USCIS Case Transfer Information Available Online

The U.S. Citizenship and Immigration Services (USCIS) has created a webpage exclusively for informing the public about workload-related case transfers. The USCIS periodically shifts designated case types between service centers to more evenly distribute workloads. The online resource makes it easier for stakeholders to stay informed about any such file movements.

USCIS Workload Transfer Webpage

The USCIS has five service centers that are responsible for processing designated types of immigration applications and petitions. From time to time, the caseload demands among the service centers need to be adjusted to achieve proper balance. When this occurs, the USCIS may choose to redistribute certain case types from one service center to another. A dedicated webpage has been established to serve as a central location for announcements of USCIS workload transfers and to provide general information explaining the need for these transfers.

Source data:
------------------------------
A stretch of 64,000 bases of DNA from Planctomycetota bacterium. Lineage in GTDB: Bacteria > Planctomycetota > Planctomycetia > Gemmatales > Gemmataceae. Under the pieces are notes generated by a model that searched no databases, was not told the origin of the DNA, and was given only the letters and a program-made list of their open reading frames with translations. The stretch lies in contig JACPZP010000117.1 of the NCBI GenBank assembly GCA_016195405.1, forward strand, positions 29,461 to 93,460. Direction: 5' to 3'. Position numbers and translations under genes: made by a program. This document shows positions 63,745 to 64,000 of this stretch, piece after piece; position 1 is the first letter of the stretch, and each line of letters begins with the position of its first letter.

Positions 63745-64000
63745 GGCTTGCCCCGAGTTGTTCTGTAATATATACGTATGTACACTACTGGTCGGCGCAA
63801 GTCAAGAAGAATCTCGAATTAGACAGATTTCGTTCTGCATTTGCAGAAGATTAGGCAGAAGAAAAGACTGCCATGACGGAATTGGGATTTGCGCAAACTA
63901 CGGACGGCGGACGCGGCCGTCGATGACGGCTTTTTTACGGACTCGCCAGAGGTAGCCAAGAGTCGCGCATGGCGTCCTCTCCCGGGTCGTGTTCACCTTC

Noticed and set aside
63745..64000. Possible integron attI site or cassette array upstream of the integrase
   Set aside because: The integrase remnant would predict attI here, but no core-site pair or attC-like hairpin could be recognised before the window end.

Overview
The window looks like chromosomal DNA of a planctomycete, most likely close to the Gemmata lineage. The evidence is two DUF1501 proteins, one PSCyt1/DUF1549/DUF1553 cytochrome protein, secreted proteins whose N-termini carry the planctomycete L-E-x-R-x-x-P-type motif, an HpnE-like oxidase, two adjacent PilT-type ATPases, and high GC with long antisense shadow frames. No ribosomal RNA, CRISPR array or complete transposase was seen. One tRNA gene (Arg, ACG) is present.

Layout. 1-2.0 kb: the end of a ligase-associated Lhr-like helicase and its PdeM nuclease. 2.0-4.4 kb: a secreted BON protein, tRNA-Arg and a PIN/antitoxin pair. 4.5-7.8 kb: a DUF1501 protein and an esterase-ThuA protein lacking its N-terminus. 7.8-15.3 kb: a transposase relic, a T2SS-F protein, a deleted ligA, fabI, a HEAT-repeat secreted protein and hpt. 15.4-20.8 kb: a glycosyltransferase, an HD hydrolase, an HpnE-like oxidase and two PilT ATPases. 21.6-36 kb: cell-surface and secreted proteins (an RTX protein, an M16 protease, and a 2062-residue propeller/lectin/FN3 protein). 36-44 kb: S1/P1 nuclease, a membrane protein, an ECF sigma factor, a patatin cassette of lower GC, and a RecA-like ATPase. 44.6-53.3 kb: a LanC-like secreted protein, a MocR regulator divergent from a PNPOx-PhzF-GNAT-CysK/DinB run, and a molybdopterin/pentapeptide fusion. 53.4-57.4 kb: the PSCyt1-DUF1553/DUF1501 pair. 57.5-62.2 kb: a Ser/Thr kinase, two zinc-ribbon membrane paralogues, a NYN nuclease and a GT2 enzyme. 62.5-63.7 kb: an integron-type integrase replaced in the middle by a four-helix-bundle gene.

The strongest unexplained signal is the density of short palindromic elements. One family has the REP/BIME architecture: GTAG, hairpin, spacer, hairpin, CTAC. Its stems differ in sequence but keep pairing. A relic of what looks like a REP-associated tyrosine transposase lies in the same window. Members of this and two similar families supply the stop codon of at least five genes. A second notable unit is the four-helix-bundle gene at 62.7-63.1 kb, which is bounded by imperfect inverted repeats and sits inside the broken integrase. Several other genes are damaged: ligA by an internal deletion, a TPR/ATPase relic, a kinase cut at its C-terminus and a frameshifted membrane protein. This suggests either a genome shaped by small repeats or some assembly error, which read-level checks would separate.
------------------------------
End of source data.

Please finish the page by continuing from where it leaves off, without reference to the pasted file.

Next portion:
Case-Related Communications to New Location

When the USCIS transfers a case, the petitioner or applicant is sent a transfer notice indicating the file’s new location. The case receipt number does not change. From that time, any communications sent to the USCIS regarding the case should be directed to the new service center location.

Filing Address for New Cases Not Impacted by Workload Transfers

Case transfers do not effect the requirements for where to file a new case. Applications and petitions must continue to be filed at the standard addresses as designated, which vary based on the case type and related factors.


Transfers for the purpose of balancing service center workload are generally no cause for alarm, but still lead many to incorrectly assume that this signifies a problem with the transferred cases. This centralized workload transfer website should help to allay many such fears.


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Disclaimer: The information provided here is of a general nature and may not apply to any specific or particular circumstance. It is not to be construed as legal advice nor presumed indefinitely up to date.